While 2009 cotton acreage is projected to decrease for the fourth consecutive year — to the lowest levels since 1983 — experts anticipate that cottonseed prices will remain "surprisingly reasonable." That's because planting numbers alone do not tell the full story.

"Compared to the 2008 cotton crop, where abandonment was unusually high at nearly 20 percent, we may actually see slightly more cottonseed supply produced on fewer acres in 2009," says Tom Wedegaertner, director, cottonseed research and marketing, Cotton Incorporated.

According to the USDA's March 31 "Prospective Plantings" report for 2009-2010, cotton acreage is expected to shrink by 7 percent, down to 8.81 million acres.

"While 7 percent is significant, it is important to note that cotton acreage has dropped by double-digit percentages for the past two years," says Wedegaertner. "This lower rate of decline may be a sign we've hit the bottom from an acreage standpoint, and that cottonseed prices could be stabilizing.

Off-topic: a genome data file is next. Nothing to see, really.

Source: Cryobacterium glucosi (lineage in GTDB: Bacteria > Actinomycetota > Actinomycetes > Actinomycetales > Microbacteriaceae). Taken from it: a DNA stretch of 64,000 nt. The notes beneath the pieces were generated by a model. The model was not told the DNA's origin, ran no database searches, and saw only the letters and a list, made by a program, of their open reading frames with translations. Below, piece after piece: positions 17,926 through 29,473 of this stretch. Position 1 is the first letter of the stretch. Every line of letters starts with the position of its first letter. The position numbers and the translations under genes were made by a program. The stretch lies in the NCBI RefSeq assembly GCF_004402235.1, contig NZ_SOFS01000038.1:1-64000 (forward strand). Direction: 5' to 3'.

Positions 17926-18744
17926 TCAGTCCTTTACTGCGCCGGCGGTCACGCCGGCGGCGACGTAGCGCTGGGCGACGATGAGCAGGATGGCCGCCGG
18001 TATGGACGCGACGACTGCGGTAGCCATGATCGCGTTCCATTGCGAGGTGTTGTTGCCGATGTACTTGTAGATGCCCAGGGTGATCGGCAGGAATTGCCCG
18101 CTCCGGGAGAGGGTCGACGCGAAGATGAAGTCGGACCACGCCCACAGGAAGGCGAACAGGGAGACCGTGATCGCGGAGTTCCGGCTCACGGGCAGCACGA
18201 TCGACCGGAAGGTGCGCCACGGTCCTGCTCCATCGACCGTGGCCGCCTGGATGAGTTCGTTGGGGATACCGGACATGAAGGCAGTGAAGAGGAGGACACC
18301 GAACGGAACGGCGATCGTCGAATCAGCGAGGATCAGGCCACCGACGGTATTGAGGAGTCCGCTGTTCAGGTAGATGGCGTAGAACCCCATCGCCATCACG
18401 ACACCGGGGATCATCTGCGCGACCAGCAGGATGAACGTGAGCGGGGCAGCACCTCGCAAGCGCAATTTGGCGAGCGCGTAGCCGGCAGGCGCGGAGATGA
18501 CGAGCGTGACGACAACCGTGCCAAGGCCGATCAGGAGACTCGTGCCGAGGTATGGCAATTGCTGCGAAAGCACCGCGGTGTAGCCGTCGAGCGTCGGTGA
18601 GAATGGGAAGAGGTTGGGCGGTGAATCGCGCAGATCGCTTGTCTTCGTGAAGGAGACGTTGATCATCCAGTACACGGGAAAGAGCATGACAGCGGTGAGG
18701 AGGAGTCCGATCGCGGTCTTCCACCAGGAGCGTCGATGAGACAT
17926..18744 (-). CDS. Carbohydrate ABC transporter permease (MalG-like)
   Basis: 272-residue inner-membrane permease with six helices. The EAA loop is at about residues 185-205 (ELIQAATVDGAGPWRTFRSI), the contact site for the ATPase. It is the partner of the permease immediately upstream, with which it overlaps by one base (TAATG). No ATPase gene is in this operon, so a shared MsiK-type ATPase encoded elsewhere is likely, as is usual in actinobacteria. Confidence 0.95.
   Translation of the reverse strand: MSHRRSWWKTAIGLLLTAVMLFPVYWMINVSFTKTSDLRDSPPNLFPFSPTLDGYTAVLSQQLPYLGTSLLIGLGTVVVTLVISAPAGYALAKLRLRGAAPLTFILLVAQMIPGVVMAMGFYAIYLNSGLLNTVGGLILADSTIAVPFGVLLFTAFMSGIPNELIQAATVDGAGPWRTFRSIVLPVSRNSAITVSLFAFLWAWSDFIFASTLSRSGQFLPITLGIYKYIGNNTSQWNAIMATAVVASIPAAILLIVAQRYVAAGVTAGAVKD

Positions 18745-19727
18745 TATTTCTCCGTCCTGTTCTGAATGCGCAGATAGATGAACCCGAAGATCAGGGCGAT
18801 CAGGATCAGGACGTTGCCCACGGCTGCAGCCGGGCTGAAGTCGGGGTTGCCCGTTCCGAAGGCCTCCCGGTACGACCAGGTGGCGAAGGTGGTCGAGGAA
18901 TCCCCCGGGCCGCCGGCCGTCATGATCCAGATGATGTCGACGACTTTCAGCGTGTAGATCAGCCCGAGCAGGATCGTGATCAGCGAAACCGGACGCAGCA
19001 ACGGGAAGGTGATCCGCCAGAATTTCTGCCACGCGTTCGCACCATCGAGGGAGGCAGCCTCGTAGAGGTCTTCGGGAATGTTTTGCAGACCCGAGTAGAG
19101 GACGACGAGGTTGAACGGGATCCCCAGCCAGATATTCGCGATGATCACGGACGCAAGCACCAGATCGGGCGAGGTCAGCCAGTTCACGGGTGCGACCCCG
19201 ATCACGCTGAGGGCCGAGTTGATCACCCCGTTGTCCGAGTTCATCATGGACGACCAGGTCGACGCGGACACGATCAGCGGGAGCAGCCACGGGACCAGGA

Additionally, with favorable growing conditions and a return to historical average abandonment rates, it is possible that the 2009 cottonseed supply could meet or exceed last year's supply."

USDA's March 31 report increased anticipated cotton acreage by more than 700,000 acres since earlier industry projections. "The added acreage was a nice surprise, especially for the dairy producers who rely on this important feedstuff," says Wedegaertner. "Several market and weather factors contributed to the increase."